Smalley Tom Image 2 Wolverhampton Wanderers 1936

Smalley Tom Image 2 Wolverhampton Wanderers 1936


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Kinsley, Yorkshire born right half Tom Smalley began his football career with South Kirkby Colliery in 1930 and played for Barnsley reserves during 1930-31. As a schoolboy he also represented the Yorkshire County team. In his final year at South Kirkby he was prolific, scoring at least 50 goals in the season. Whilst playing for South Kirkby, he was spotted by a scout from Second Division Wolverhampton Wanderers who signed him in May 1931.

At the end of his first season with the Molineux club, Wolves won the Second Division Championship to return to the First Division after an absence of 26 years. Smalley had a “never-say-die” attitude which brought him to the attention of the England selectors who picked him to play at right-half for the Home Nations Championship match against Wales at Ninian Park, Cardiff on 17th October 1936. England lost the match 2-1, with Wales going on to claim the Championship; Smalley was replaced in the next international against Ireland by Everton’s Cliff Britton and never played international football again.

Smalley helped Wolves reach the runners-up position in the First Division in 1937-38 before being sold to Norwich City for £4,500 in August 1938.In his seven years at Wolves, Smalley played 179 League matches, scoring 11 goals.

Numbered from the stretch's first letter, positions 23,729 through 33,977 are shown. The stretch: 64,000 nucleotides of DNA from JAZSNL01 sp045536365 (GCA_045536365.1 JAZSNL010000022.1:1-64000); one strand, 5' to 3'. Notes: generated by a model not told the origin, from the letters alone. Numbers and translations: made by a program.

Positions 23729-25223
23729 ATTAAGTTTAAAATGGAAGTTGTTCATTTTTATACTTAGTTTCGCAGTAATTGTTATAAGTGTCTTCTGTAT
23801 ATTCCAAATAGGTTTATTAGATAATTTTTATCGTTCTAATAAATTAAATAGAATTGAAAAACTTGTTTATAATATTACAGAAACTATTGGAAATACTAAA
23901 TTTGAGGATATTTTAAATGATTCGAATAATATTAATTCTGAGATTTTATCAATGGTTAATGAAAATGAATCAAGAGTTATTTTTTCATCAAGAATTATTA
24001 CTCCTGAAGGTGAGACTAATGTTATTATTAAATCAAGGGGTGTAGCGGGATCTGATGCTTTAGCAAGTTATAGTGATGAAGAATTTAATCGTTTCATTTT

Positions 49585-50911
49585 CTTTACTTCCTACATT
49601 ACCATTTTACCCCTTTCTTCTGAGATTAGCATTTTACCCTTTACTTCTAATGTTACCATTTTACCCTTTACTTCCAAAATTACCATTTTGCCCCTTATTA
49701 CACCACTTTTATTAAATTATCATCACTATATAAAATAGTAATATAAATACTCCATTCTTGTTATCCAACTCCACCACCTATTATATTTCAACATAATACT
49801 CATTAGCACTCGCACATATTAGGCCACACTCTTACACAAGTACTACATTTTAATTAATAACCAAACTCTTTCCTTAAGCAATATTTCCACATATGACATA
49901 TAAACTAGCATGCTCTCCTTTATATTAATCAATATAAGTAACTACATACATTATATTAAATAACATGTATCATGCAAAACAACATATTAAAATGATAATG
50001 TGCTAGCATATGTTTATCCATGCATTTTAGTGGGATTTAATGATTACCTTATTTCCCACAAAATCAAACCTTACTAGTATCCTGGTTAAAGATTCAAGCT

On joining Norwich, Smalley was appointed team captain and was ever-present during the 1938-39 season; Smalley’s experience, however, was not able to prevent Norwich finishing in the penultimate position in the table and they were relegated to the Third Division (South). Smalley played in the first three matches of the 1939-40 season before the League was abandoned following the outbreak of the Second World War, having scored once in 46 appearances for The Canaries.

Smalley remained at the Carrow Road club throughout the War but was transferred in October 1945 to fellow Third Division (South) club, Northampton Town where he “formed a formidable partnership with Bill Barron as the last outfield line of defence”, missing only 10 games in his five seasons at The County Ground and being an ever present twice. He remained with The Cobblers until 1951 when, in his fortieth year and having scored twice in 226 appearances for them, he joined non league Lower Gornal Athletic as player-coach.

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